• Children learn about colours, shapes, numbers, the use of senses, body parts, family and friends, listening and responding to instructions, basic counting, imitating and recognizing sounds, themes like seasons, festivals, food and so on. 
    • The last eight weeks are spent in recap and reinforcing the learnings of previous weeks with worksheets and observation of kid’s performance. 
    • Activities and time table are segregated age-wise, with detailed requirement of materials needed, age-appropriate specifications, variation, notes for teachers, targeted curricular goals and competency that children achieve, and observing children’s interests. 
    • Children from the age three to six attend anganwadi in what is a mixed crowd. The curriculum targets at least 48 weeks of learning in the duration of three years. 
    • The curriculum helps in developing listening skill, vocabulary building, boosting imagination, narration, following instructions, creativity, social development, developing self-expression and self-esteem, which will help a child to easily transition into Grade 1.
    • A special focus has been given for the screening, inclusion, and referrals of Divyang children in every activity.
    • The national framework for three to six years will serve as a base for States to develop their own culturally appropriate curriculum seen as a solution to tackle later school challenges of children. 
Polity & Governance

Current Affairs
April 20, 2024

Key Facts about Nagorno-Karabakh Region
Russian peacekeepers have begun withdrawing from Nagorno-Karabakh following Azerbaijan's recapture of the disputed territory from Armenian separatists last year.
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About Nagorno-Karabakh Region:

  • It is a landlocked mountainous area in the South Caucasus. It was claimed by both Azerbaijan and Armenia after the fall of the Russian Empire in 1917 and has remained a point of tension ever since.
  • It is internationally recognised as part of oil-rich Azerbaijan, but its inhabitants are predominantly ethnic Armenians and have their own government, which has enjoyed close links to the government in neighbouring Armenia but has not been officially recognised by it or other United Nations member states.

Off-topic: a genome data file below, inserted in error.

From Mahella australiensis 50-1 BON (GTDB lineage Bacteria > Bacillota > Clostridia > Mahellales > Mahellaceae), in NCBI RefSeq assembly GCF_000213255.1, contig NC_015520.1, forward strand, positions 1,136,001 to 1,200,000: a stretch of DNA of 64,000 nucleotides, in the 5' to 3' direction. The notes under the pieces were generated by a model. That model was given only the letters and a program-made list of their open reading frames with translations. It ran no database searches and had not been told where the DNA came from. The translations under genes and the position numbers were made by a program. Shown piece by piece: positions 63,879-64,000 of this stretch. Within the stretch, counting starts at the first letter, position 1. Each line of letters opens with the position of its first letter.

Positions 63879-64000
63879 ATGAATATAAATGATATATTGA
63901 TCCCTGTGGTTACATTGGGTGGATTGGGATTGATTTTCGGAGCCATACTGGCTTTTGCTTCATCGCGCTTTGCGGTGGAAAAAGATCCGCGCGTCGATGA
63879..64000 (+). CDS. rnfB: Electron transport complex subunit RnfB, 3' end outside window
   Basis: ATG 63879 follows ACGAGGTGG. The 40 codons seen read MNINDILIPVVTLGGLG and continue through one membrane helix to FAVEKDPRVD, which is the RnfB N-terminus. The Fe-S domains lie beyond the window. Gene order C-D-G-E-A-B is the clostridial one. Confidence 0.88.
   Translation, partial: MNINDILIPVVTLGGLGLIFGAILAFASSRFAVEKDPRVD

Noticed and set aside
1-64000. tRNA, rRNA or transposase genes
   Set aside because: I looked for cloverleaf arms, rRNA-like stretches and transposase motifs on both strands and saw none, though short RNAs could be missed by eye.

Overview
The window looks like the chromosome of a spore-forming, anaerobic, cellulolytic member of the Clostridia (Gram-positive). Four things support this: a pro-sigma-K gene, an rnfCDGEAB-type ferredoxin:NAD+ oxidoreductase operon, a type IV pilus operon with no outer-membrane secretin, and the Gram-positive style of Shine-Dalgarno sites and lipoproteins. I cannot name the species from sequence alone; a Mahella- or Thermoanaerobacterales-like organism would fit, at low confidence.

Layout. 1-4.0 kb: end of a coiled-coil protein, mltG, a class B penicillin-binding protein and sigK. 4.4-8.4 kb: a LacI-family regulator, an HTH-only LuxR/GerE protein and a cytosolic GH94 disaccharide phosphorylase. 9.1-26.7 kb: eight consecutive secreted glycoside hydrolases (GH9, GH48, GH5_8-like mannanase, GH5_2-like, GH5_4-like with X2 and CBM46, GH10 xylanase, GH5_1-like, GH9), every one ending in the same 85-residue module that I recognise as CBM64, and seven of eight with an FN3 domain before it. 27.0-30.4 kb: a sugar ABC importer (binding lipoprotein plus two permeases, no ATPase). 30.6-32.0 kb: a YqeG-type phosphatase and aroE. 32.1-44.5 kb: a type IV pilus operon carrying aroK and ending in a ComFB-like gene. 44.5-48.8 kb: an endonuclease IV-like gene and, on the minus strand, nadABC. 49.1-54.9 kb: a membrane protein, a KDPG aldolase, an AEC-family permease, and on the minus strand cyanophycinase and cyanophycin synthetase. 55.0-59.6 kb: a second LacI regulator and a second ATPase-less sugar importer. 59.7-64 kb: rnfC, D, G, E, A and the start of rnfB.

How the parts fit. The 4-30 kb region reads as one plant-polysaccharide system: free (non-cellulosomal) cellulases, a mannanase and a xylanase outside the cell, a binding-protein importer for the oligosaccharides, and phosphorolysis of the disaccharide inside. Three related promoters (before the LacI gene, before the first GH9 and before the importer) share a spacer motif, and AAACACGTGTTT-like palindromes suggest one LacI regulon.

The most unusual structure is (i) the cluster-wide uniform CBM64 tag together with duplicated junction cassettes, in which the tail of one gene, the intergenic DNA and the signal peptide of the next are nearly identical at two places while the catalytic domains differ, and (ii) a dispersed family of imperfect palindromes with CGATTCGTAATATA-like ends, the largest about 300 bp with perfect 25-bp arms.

• Armenians, who are Christians, claim a long historical dominance in the area, dating back to several centuries before Christ.
    • Azerbaijan, whose inhabitants are mostly Muslim, links its historical identity to the territory, too.
  • What is the history?
    • Over the centuries, the enclave has come under the sway of Persians, Turks, Russians, Ottomans and Soviets.
    • After the Russian Revolution of 1917, Armenia and Azerbaijan fought over the region.
    • When the Bolsheviks took over Azerbaijan, Armenia agreed to Bolshevik control, ushering in the Sovietisation of the whole of the Caucasus.
    • Karabakh, with its borders redrawn to include as many Armenians as possible, remained part of the Azeri Soviet Socialist Republic but with autonomy. Its name was “Nagorno-Karabakh Autonomous Oblast”.
    • Under the Soviet Union, Nagorno-Karabakh became an autonomous region within the republic of Azerbaijan.
    • As the Soviet Union crumbled, what is known as the First Nagorno-Karabakh War (1988-1994) erupted between Armenians and their Azeri neighbours.
    • Azerbaijan lost a chunk of its territory, with Armenians left in control of most of Karabakh, alongside extra territory around Karabakh’s perimeter.
  • The 44-day war in 2020:
    • In 2020, after decades of skirmishes, Azerbaijan began a military operation that became the Second Nagorno-Karabakh War, swiftly breaking through Armenian defences.
    • Azerbaijan, backed by Turkey, won a resounding victory in the 44-day war, taking back parts of Karabakh.
  • The region is of key strategic importance as well, surrounded by Turkey, Iran, and Russia, and the hydrocarbon deposits of the Caspian Sea.
International Relations

Current Affairs
April 20, 2024

What is Section 144 of Code of Criminal Procedure (CrPC)?
The Supreme Court recently agreed to consider a petition for quashing prohibitory orders issued under Section 144 of the CrPC, particularly those linked to the election.
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About Section 144 of CrPC:

  • It authorises the Executive Magistrate of any state or territory to issue an order to prohibit the assembly of four or more people in an area. 
  • According to the law, every member of such an 'unlawful assembly' can be booked for engaging in rioting. 
  • Section 144 is imposed in urgent cases of nuisance or apprehended danger of some event that has the potential to cause trouble or damage to human life or property.
  • It generally prohibits public gatherings. It has been used in the past to impose restrictions as a means to prevent protests that can lead to unrest or riots.